Last edited by Polymachos; Apr 11 2014 at 04:33 AM.

  9. #34
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    Probably unrelated; but my Bitdefender scan just deleted two files.

    C:\Games\Turbine\The Lord of the Rings Online\turbineclientlauncher.e xe

    and

    C:\Games\Turbine\The Lord of the Rings Online\TurbineLauncher.exe

    Claiming they were infected with Gen:Trojan.Heur.Rootkit.dr1@cC mAy2mib


    Needless to say: the game will not start without these files being present.

  10. #35
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    Quote Originally Posted by RKL View Post
    Probably unrelated; but my Bitdefender scan just deleted two files.

    C:\Games\Turbine\The Lord of the Rings Online\turbineclientlauncher.e xe

    and

    C:\Games\Turbine\The Lord of the Rings Online\TurbineLauncher.exe

    Claiming they were infected with Gen:Trojan.Heur.Rootkit.dr1@cC mAy2mib


    Needless to say: the game will not start without these files being present.
    Definitely unrelated. Even if the detections on your machine were not false positives, it would not be a Heartbleed issue.

    As for the files, I have LOTRO on 2 machines with a variety of scans running. One of the clients was just recently added for testing and neither have come up with any alerts on LOTRO files.

    Bitdefender is not one I use, so maybe someone else who does can test to confirm, but you may want to keep it out of this thread to avoid confusing the topics. Good luck getting things fixed up quickly so you can get back in the game.

  11. #36
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    Jul 2007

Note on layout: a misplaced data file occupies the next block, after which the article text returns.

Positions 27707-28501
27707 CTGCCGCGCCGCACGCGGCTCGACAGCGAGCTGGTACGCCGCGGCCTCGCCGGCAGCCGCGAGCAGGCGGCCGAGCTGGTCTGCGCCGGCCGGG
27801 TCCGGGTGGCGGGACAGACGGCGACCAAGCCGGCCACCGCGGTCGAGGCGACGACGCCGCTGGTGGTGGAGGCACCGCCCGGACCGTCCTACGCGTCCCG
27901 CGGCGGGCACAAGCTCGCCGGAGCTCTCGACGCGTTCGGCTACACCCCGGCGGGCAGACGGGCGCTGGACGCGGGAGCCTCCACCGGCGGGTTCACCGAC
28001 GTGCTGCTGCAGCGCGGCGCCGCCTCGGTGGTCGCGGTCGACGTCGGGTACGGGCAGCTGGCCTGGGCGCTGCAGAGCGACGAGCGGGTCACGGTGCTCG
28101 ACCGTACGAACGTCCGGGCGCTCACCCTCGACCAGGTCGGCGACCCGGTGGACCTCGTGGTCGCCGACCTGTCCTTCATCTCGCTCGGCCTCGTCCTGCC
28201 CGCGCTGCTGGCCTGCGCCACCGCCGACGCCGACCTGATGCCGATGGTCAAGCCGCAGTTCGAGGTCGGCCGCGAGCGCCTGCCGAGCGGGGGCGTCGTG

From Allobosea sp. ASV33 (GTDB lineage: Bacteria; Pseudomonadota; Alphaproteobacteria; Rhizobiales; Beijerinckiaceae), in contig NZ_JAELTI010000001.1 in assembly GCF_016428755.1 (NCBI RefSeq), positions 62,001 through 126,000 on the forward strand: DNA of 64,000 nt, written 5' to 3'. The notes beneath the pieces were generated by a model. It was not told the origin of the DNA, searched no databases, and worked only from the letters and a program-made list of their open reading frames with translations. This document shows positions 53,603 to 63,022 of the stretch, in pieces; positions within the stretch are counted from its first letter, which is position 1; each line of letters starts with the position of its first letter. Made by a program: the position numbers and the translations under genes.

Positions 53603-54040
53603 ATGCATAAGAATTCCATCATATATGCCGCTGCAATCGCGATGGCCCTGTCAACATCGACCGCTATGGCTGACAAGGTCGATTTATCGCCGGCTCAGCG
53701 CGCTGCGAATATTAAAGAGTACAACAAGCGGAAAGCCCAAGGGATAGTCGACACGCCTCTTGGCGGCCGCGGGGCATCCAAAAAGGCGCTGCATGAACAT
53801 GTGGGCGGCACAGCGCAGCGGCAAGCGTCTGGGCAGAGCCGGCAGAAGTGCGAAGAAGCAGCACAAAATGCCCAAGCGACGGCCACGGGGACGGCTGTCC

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    Quote Originally Posted by frickinmuck View Post
    Until we have final word from Turbine on this, it would be unwise to assume that the sites are vulnerable, or that they are not. We just don't know. The sites that supposedly test for this vulnerability give different and conflicting results. The only authority I will trust on this matter is Turbine.
    http://m.youtube.com/watch?v=XFTihsjO-og

    Even if there's any problem, do you think we would be notified? That's not how corporations work (and Turbine is part of one, either you/hem want it or not).

    Wise words? Well, Jeff Skilling was wise...

  12. #37
    Quote Originally Posted by Sardonyx View Post
    You're forgetting that the forums were completely overhauled mid-last year. That's usually a prime opportunity for an upgrade to the latest server packages, which would include the vulnerable version of openssl.
    Webservers tend to run older, more proven versions of software. Having said that, I can only guess at the exact version of the openssl software they run. Given that they run on nginx 1.1.19 (released april 2012) however, leads me to believe that the servers are running an older version of Debian like squeeze, which packs the 0.9 branch of openssl.

  13. #38
    There are several issues about the Heartbleed bug

    Part The First

    Changing your password on an affected system prior to a complete repair is not effective. There are 3 things that a provider needs to do to resolve the error:

    1. Apply the patch.
      Yes the code is trivial.
    2. Re-Encrypt their entire system.
      This means re-creating all master encryption keys and cascading down from the top
    3. Re-acquire a new SSL certificate.
      There are substantial delays as the CA are swamped and it costs money to get new ones so some companies may need to arrange for payments. There are systems with thousands of servers and those systems may require thousands of certificates.


    Until all of the above happens, changing your password is ineffective for that system

    Part the Second

    Whether you change your password or not, if the provider does not complete all the steps their system remains vulnerable and any data taken is already lost. It will only protect data going forward.